The skull and crossbones image which the Jolly Roger flag is based on was used to represent death long before the era of pirates.
It was seen a lot during plagues to warn that someone inside a house, ship, or room was afflicted.
Because the skull-and-crossbones had come to mean “danger, stay away,” it seemed like a fitting accessory to be hoisted on a pirate ship. Why was it called the “Jolly Roger” when its meaning was anything but jolly, you might well ask?
Go ahead and ask. We’ll wait for you.
There are several theories that we’ve collected from some otherwise reliable fact mongers. Here they are arranged in order of what we consider least likely to most likely:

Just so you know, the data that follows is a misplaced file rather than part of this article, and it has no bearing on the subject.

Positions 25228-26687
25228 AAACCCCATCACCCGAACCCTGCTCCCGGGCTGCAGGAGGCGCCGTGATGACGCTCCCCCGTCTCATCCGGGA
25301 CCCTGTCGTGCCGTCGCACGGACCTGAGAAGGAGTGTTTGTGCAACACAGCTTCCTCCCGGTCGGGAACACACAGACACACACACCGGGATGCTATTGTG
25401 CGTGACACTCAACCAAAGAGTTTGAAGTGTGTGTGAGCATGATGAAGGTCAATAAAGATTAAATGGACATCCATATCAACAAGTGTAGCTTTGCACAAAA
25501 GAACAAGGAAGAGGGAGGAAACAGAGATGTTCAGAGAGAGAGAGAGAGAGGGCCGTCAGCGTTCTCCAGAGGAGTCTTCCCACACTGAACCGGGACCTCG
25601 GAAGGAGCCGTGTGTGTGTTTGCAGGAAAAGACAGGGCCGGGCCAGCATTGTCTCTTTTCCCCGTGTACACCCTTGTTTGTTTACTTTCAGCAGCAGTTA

The name came from the French joli rouge, meaning “pretty red.”
Supposedly, pirates were in the practice of dipping their flags in red paint or even blood. However, since the name refers to a black-and-white flag with no trace of red, this sounds like after-the-fact linguistic gymnastics.
Admittedly, some pirate ships began displaying a red Jolly Roger to indicate that they were even more dangerous than ordinary pirates. However, the term “Jolly Roger” predates this practice.
Here’s what we consider most likely: The term “Roger” had been in use in the English language since the middle ages, meaning “devil” or “rogue.” Although today we define the word “jolly” as “happy” or “jovial,” the term once meant “brave.”
Thus, the song “For He’s a Jolly Good Fellow” was meant to pay tribute to someone’s bravery, not his cheerfulness.
We think “Jolly Roger” makes perfect sense as a name for a skeleton flying above a throng of brave rogues.
That’s our preferred story, and we’re sticking to it.